Funny Farage: one of the Comic Sans-centred
posters created for Cancer Research
Vincent Connare, who designed the Comic Sans font, tells me that he has only ever used it once. “I wrote an angry letter to Sky Broadband, telling them I wasn’t happy with them,” he remembers. What hope is there for the world’s most hated font if even its typographic engineer doesn’t use it?
On the 20th anniversary of the font, perhaps it is time to revise its much-maligned reputation. Although the rounded, jaunty letters are now most associated with shabby invitations to children’s parties, badly spelt emails and passive-aggressive PowerPoint presentations, it has also tapped in to the top tiers of typography. It once appeared in Time magazine, on the BBC and in Adidas adverts. Two years ago researchers at the Cern nuclear research laboratories in Switzerland used it to announce their discovery of the Higgs boson.
Connare, who created Comic Sans in 1994 for a product called Microsoft Bob, insists that people who say they hate it “don’t understand what it is to make typefaces; they don’t realise that it’s not a personal taste thing. You need an audience, a client, some purpose to make it.”
Microsoft Bob was intended for novice computer users. It had a cartoon background with characters giving the users tips and instructions in speech bubbles. Connare decided that Microsoft Bob’s cartoon-dog protagonist was unlikely to speak in the product’s stiff default font, Times New Roman, so he created an alternative. Comic Sans then ended up on Windows 95, an operating system that coincided with the mid-1990s boom in home computing, making the font suddenly ubiquitous. But why, in this brave new world of word processing, were people choosing this particular font?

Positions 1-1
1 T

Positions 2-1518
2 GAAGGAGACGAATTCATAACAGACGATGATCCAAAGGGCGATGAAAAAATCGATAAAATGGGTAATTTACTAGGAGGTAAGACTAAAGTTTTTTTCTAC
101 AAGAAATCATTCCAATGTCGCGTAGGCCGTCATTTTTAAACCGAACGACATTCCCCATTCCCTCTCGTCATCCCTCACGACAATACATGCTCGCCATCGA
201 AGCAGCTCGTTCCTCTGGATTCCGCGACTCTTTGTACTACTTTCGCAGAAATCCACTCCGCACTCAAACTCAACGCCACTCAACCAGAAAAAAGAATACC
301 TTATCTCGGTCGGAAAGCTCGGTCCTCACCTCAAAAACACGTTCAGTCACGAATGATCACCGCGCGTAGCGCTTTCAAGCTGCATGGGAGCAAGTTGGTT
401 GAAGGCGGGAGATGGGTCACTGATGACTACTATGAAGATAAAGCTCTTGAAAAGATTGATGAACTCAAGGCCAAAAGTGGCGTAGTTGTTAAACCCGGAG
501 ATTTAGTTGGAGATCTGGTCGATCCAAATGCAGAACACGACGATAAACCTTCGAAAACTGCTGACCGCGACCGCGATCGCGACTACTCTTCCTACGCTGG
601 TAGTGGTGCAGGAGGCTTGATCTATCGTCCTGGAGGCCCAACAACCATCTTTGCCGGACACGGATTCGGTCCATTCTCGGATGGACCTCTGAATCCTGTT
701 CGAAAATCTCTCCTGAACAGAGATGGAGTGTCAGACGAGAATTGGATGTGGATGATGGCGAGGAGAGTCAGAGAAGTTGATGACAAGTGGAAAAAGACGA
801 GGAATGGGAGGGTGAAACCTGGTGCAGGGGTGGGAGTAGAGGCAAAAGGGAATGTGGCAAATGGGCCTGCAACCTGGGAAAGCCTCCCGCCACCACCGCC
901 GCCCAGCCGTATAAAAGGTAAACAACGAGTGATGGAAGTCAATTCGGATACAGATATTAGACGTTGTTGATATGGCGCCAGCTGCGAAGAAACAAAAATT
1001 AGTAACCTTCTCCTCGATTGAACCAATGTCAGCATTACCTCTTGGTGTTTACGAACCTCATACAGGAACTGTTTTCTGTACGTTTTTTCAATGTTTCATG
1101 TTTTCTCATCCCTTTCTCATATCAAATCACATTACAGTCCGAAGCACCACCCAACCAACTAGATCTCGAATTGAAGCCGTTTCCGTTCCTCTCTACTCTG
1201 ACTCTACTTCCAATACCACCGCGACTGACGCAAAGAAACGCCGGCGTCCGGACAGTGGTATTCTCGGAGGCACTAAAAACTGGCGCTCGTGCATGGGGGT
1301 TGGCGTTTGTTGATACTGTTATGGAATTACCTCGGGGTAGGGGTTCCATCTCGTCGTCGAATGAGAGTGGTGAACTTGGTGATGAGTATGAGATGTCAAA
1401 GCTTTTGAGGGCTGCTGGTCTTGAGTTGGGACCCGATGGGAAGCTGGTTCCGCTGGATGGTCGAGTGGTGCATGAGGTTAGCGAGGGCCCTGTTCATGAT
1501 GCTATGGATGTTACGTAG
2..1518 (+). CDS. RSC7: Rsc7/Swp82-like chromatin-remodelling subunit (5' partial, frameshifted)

“People using it don’t really think about using a typeface; they pick what they like and they use it. That they’re using Comic Sans for some serious reason, some serious letter – they don’t think about it like that,” Connare says. “It’s obviously a good design, because I was making it for the Microsoft consumer division, who were selling to children and mums and dads and people who didn’t know a lot about design. They seemed to love it; I haven’t had many of them say it’s terrible.”
And just as happened with thick NHS glasses, typewriters and Rubik’s Cubes, Comic Sans is now being written back into the mainstream by a generation that grew up with the font and sees it as an emblem of its childhood.
Cancer Research has put together a poster exhibition based on the font. Hundreds of artists have collaborated on the project, called Comic Sans for Cancer, which launched on 20 August in an artistically dishevelled exhibition space in Hackney, east London.
The font evidently captured the artists’ imagination, with posters ranging from a lurid red image of Nigel Farage’s grinning face with “COMIC SANS” written across it (“A ubiquitous source of amusement and pure horror. Just say no,” the curator explains) to a Roy Lichtenstein pastiche of a weeping bride: “I said ‘I do’,” pleads her husband. “But you said it in Comic Sans,” she replies.
Connare is not entirely sure why his creation is enjoying such a revival in the creative East End of London. “It’s probably because everybody’s very internet-savvy now, and a lot of people who were growing up during 1995 are now adults, and they’re realising that what happened is a bit of a retro thing . . . I don’t know. Because it’s on every computer, it gets used everywhere.”
What does its creator envisage for the future of this font? Connare smiles and sighs, “I would just hope it would slow down.”